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Posted by Brett Gustafson on Aug 3rd, 2023

Portfolios with a Purpose – Know What You Own Part III: Fixed Income

Just like an anchor keeps a ship stable and secure in turbulent waters, fixed-income investments serve as a stabilizing force within investment portfolios. In rough seas, equity investments can experience significant fluctuations, and in those times of turbulence, everyone needs an anchor or liferaft to weather the storm. Investors cannot overlook a portfolio’s fixed-income investments, as they are a very useful tool in managing volatility.

Fixed-income instruments are typically used in a portfolio to reduce volatility and provide more consistent steady returns and income for clients. During times of market volatility, bonds can offer significant protection to portfolios, depending on credit risk. And with bond yields higher today than in recent years, the cash flow can be meaningful. The fact is during those many years spent in a low-yield environment during the previous cycle, the stability provided came at the cost of muted return expectations. Thanks to higher yields, the opportunity cost is lower now.

From our perspective, the fixed-income portion of the portfolio consists of cash, corporate bonds, government bonds, securitized instruments, as well as preferred shares. The proportion between these broad groups largely depends on the desired role of fixed income within a diversified portfolio. To further aid in the portfolio analysis approach, we focus on three key aspects to aid in the analysis.


The credit composition of a portfolio’s bond allocation is critical. More credit enhances the cash flow and returns expectations but at the cost of less stabilization during troubled times. During the low-yield world of the past decade, many portfolios increasingly took on more credit in search of a satisfactory cash flow yield. This has likely muted the defensiveness of many bond allocations.

It is important to analyze the credit composition of individual fixed-income mandates to get a sense of the total exposure within a portfolio. It’s easy to get into the weeds when dissecting credit exposure, but from a portfolio approach, we’re less interested in individual company exposure or specific credit ratings but rather use larger buckets, breaking them up into investment grade (AAA to BBB), high yield (BB or lower) or not rated.

Brand allocation & corporate credit rating allocation

Using this simple framework makes it quick and easy to see a portfolio’s overall exposure and perhaps if it is overly tilted towards credit. In this environment, investors unwilling to take on any credit risk nearly guarantees a low-return outcome. However, tilting too far into preferred shares or high-yield bonds offers more attractive yields but exposes clients to a much higher drawdown risk and a higher correlation to equities.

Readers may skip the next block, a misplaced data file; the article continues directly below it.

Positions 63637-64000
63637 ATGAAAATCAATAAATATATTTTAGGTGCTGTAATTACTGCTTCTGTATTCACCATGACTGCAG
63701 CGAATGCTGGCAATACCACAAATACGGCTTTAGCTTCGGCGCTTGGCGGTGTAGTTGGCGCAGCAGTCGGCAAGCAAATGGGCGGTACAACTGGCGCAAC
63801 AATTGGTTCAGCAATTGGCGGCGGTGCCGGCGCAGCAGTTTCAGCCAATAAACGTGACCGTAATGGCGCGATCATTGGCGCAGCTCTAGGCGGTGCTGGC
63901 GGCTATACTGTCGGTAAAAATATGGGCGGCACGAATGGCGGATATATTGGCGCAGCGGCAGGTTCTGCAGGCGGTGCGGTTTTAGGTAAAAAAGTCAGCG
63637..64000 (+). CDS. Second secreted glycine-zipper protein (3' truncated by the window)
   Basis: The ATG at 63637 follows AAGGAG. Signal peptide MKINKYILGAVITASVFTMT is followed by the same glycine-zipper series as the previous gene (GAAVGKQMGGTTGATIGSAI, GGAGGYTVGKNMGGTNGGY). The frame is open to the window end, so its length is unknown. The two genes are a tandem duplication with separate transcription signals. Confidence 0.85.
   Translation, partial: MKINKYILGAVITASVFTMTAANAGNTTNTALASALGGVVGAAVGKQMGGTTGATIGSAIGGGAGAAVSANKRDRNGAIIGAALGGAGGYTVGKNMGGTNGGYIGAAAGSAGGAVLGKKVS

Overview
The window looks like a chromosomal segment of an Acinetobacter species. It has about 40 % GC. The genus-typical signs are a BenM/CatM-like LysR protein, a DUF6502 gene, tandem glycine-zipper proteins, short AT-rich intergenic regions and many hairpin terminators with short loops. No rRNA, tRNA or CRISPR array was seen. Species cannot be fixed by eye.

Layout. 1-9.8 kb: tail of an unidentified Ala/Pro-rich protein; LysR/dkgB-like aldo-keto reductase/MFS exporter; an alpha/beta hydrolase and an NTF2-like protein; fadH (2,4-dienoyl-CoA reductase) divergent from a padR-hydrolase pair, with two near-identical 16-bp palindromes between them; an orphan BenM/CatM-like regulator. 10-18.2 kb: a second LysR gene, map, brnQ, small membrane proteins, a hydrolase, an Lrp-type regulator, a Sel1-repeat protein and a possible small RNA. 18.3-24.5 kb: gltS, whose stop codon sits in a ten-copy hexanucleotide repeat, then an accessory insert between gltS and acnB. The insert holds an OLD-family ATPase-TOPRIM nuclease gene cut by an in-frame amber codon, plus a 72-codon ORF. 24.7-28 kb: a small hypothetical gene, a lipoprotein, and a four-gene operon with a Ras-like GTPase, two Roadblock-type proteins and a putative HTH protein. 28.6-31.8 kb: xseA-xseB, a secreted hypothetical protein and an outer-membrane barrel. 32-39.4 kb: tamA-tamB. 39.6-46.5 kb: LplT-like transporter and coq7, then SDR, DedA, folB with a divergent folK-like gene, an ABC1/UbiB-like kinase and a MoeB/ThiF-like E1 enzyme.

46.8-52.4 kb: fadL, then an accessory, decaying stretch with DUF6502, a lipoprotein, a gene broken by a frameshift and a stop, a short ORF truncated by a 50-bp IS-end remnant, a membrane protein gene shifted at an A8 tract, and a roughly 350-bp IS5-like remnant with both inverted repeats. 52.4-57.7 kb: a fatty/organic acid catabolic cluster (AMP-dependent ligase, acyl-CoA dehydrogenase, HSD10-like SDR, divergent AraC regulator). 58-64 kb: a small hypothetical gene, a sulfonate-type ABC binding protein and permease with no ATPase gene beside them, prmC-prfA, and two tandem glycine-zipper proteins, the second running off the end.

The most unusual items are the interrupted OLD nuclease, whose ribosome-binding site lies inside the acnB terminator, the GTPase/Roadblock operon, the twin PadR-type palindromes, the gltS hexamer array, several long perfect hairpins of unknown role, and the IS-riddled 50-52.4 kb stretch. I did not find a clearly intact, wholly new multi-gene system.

One of the more interesting shifts in the bond market over the past 18 months is the fact that duration management in portfolios matters again. Bond market benchmarks themselves have changed over time, as you can see in the chart below. Over the past 20 years, yields have fallen amidst that time frame (and most recently risen back to “normal”), but the duration, a measure of the sensitivity to interest rates, has increased from a little over six years to over eight years, settling in around 7.5 currently. In other words, broad index exposure now takes on more interest rate risk than 20 years ago; however, with the current recovery in yields, investors are once again compensated for taking on that additional risk.

Determining the appropriate overall duration of a portfolio largely depends on the outlook for interest rates. For instance, in a rising rate environment, a shorter duration is more appropriate to minimize interest rate risk. Typically, portfolios are compared with an appropriate baseline duration to determine the extent of rate exposure embedded within the portfolio.

Bond Index Duration has come off but remains quite high


Geographic exposure is straightforward. Our preferred approach focuses on just three broad buckets: Canada, the United States, and international, where we bucket everything else. Perhaps more so than with equities, most Canadians have a large home country bias within their fixed-income allocations. While this makes sense from a liability-matching standpoint, the potential pool of investments in Canada is rather limited, especially in credit markets. Thus, it is important to look outside of our borders to some degree for a broader range of corporate bonds.

Limiting foreign exposure within the fixed-income portion of the portfolio is often advocated to mitigate currency risk and potential volatility stemming from fluctuations in currency markets. Additionally, it helps minimize exposure to political and regulatory risks while also enhancing portfolio management transparency through readily available information.